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Notes on Post-Victorian Ferrotypes

The story of the invention, introduction and spread of the ferrotype in Victorian Britain is fully described in Audrey Linkman's excellent article "Cheap Tin Trade: The Ferrotype Portrait in Victorian Britain", Photographica World, June 1994, reproduced here on this site with the kind permission of the Author and the original publishers, the Photographic Collectors' Club of Great Britain.

On this page we try to make some sense of different formats and presentations of ferrotypes which family and local historians may encounter, mainly from post Victorian times. The page is a work in progress and we would welcome contributions, particularly to help identify some of the formats shown.

The ferrotype enjoyed some popularity in Britain in the 1870s and 1880s, particularly when a small postage stamp sized ferrotype was set into a carte de visite sized mount to become the American Gem portrait. After this period of popularity the ferrotype, or tintype as it was also known, continued to be produced by itinerant, travelling and other while-you-wait operators, in some cases up to the 1950s. A small number of photographic manufacturers and suppliers offered ferrotype cameras and plates from the 1890s well into the 20th Century. These included:

  • Jonathan Fallowfield, London Central Photographic Stores, 148 Charing Cross Road, London
  • Sharpe and Hitchmough, 101 and 103 Dale Street, Liverpool
  • W. Moore and Co, Dale Street, Liverpool
  • Chicago Ferrotype Co, Chicago Buildings, Whitechapel, Liverpool; Chicago; New York
  • M.Janovitch and Co, 2 Harrow Rd, London

Ferrotype semi-automatic cameras

Below we set out some of the different semi automatic ferrotype cameras marketed in the UK. The dates when these were advertised, combined with the description of the media used may help in some cases with dating surviving ferrotypes. These complicated cameras included storage of plates or buttons, an exposure mechanism and various containers for chemicals to develop, fix and wash the exposed plate. We do not have any figures for the numbers of the various different cameras produced during this period. More information on all of these camera can be found in Colin Harding's excellent article, Photographs While-You-Wait, Photographica World  (1994-1995) issues 69, 71 and 72.

Camera and manufacturer / supplier Related UK patents When advertised in UK Media used Notes
Simplex, designed by Ladislas Nievsky, photographer of 14 Gransden Road, Shepherd's Bush. Sold by The Trading Co of England 17860 of 1891 1891 - 1893   Using ferrotype dry plates patented by Nievsky in 1891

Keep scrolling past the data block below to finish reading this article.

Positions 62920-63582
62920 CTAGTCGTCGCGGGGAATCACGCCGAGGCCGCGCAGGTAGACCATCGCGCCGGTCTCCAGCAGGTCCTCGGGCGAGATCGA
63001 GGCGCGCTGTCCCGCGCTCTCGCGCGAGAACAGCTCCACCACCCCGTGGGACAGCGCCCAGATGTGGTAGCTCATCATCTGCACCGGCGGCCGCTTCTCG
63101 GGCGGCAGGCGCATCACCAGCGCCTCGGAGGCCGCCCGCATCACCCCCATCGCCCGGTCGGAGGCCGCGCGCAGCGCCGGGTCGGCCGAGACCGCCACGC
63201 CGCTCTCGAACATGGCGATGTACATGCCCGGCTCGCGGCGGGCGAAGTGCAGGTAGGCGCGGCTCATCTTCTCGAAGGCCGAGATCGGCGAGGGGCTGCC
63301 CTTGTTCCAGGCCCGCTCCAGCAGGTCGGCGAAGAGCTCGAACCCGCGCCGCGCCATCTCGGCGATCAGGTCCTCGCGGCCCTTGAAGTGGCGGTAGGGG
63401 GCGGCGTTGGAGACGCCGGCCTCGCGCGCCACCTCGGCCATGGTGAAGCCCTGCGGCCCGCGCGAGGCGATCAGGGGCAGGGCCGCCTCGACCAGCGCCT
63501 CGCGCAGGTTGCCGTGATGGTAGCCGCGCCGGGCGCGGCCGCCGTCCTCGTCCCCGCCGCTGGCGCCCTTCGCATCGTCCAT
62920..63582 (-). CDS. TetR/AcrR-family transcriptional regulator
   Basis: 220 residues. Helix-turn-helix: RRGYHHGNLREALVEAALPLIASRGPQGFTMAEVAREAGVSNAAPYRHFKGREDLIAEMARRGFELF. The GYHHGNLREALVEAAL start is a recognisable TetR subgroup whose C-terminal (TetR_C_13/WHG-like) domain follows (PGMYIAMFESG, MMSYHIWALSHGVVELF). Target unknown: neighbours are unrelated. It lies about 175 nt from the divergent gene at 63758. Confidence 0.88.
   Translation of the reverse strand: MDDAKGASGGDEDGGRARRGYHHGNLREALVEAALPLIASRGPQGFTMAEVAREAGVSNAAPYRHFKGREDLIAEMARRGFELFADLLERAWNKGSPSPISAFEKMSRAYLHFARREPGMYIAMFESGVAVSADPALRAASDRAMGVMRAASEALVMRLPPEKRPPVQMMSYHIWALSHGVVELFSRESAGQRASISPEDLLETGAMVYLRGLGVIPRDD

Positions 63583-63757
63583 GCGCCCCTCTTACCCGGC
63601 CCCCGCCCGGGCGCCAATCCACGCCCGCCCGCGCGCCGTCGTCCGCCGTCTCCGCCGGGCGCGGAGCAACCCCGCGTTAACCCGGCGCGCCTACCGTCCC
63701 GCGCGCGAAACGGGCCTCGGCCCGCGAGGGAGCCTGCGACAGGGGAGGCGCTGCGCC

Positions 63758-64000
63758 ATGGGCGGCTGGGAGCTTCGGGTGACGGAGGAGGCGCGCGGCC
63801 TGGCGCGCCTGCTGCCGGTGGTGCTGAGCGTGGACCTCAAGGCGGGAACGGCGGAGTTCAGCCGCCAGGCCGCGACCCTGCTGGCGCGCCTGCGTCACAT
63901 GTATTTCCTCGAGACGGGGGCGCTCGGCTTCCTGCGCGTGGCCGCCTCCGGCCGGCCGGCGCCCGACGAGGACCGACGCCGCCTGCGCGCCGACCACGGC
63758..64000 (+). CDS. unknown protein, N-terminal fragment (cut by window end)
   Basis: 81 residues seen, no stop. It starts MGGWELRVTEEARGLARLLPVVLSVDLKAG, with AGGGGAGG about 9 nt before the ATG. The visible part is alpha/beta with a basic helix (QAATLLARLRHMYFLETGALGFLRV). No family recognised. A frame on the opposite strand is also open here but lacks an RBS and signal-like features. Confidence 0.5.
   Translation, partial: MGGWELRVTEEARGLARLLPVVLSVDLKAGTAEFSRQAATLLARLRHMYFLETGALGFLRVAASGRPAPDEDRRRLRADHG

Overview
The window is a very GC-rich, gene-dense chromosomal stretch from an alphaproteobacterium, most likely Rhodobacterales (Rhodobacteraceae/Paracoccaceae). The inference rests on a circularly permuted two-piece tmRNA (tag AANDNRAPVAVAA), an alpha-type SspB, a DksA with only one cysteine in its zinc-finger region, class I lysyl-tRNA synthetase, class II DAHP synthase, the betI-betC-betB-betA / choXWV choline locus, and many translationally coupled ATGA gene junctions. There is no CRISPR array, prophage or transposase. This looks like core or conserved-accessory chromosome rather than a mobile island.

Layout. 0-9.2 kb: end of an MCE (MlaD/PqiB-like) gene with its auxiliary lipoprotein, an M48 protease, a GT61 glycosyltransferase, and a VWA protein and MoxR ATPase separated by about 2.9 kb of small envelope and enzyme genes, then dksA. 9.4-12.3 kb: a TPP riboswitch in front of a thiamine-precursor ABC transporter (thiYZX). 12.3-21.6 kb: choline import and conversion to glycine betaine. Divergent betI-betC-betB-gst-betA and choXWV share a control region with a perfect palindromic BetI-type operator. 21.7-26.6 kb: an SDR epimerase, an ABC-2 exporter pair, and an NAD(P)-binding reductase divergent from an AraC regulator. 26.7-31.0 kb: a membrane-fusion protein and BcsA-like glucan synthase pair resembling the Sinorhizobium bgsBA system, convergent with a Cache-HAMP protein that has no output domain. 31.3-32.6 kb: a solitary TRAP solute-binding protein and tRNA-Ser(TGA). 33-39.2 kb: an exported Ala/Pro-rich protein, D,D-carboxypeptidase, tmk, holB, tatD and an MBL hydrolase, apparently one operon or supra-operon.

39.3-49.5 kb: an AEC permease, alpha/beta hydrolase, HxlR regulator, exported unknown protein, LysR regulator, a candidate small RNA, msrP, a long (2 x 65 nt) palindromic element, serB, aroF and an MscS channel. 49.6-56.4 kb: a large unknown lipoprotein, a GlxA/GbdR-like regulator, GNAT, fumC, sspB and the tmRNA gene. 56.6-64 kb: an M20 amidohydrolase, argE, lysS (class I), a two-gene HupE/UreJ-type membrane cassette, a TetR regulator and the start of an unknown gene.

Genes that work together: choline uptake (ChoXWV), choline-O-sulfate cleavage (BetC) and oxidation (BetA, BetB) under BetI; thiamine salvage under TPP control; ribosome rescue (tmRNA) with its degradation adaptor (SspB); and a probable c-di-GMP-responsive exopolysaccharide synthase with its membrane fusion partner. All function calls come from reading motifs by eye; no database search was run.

Duplex, designed by Ladislas Nievsky. Sold by the Duplex Photographic Co, Hammersmith 16126 of 1893 1893 - 1898 2 x 2.5 inch plates, no sheathes or backing pieces Improvement on the Simplex - plates could be loaded in a magazine in daylight
Automatic Photograph and Developing Camera. Or The Self-Contained Automatic Camera. Marketed by Jonathan Fallowfield. Originally L’Operateur Ferrotype Camera made in Paris. Patented by Mario Mendoza 16,962 of 1892 1898-1903    
Takuquick 1A. Marketed by Jonathan Fallowfield.   1904- Victoria size 1.5 x 1.25 inch plates  
Takuquick 1B. Marketed by Jonathan Fallowfield.   1904-1908 Victoria size 1.5 x 1.25 inch plates  
Takuquick 2. Marketed by Jonathan Fallowfield.   1904-1908 2.5 x 2 inch plates  
Quta. Patent by Herbert E Hickox of Great Yarmouth 1901.Sold by Jonathan Fallowfield 5438 14 March 1901 1901-    
Taquta Automatic Camera. Sold by Jonathan Fallowfield   1905-1908 1inch circular buttons  
The Auto Cell, sold by Jonathan Fallowfield   1907- 2.5 x 2 inch sheathed plates  
The Popular Ferrotype Camera. A later version of the Quta sold by Jonathan Fallowfield   1908-1911 2.5 x 2 inch plates  
The Automatic Wonder Photo Cannon. Mendel Brothers, The Chicago Ferrotype Co.

8,822, 8 April 1911

 

1911 - 1913 small circular dry ferrotype plates.  
Mandel-ette, The Chicago Ferrotype Co. 21,126, 12 April 1912,
18767 of 1913
1913 - positive cards 3.5 x 2.5 inches  
The Aptus, and Aptus Model A made by Moore and Co Liverpool. patentee H.C.Moore 9342, 20 April 1912 1913- 1928. Magazine holding 100 ferrotype Plates. Plates 2.5 x 1.75 inches

The Aptus series was one of the most successful of these semi-automatic cameras. A reversing prism which corrected lateral image reversal was available as an extra

Aptus Model B. Moore and Co Liverpool.